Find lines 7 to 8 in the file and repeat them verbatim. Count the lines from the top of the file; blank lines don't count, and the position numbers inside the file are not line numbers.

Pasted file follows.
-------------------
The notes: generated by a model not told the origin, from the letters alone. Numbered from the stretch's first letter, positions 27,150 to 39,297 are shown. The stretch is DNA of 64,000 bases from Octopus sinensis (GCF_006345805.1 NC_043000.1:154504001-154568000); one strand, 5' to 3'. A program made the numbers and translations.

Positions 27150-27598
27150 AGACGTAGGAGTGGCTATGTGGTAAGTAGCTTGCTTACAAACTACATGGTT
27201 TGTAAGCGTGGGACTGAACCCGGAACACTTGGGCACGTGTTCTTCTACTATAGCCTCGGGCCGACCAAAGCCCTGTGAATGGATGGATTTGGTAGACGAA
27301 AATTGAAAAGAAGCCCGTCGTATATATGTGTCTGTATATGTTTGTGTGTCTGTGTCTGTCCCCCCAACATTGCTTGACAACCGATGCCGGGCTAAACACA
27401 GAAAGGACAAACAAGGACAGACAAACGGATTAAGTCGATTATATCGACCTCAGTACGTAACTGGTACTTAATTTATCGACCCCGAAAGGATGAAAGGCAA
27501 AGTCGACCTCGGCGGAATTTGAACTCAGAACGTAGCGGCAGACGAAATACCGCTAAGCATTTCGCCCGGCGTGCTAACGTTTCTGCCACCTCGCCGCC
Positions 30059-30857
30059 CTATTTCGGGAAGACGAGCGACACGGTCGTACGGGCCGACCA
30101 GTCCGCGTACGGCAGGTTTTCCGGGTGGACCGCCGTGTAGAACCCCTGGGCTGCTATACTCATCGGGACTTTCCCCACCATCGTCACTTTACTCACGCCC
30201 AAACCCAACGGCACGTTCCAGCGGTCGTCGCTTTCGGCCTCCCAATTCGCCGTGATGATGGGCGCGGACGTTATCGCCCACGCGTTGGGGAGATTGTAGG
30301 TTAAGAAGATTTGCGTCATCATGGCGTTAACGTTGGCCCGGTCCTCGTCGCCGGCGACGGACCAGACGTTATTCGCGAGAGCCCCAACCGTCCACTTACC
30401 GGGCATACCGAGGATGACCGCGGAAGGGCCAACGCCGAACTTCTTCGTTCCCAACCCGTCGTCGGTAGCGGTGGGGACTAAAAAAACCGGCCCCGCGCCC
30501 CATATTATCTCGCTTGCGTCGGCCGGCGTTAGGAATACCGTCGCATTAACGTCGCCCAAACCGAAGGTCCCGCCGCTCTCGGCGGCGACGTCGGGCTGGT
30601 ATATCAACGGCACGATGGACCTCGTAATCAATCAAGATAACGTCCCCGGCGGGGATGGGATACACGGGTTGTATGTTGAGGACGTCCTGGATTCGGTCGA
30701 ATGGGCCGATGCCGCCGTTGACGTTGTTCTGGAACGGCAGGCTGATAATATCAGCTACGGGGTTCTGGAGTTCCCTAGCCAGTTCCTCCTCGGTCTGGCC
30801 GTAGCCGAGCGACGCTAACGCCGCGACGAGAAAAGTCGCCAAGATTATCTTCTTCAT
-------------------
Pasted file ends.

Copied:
27501 AGTCGACCTCGGCGGAATTTGAACTCAGAACGTAGCGGCAGACGAAATACCGCTAAGCATTTCGCCCGGCGTGCTAACGTTTCTGCCACCTCGCCGCC
Positions 30059-30857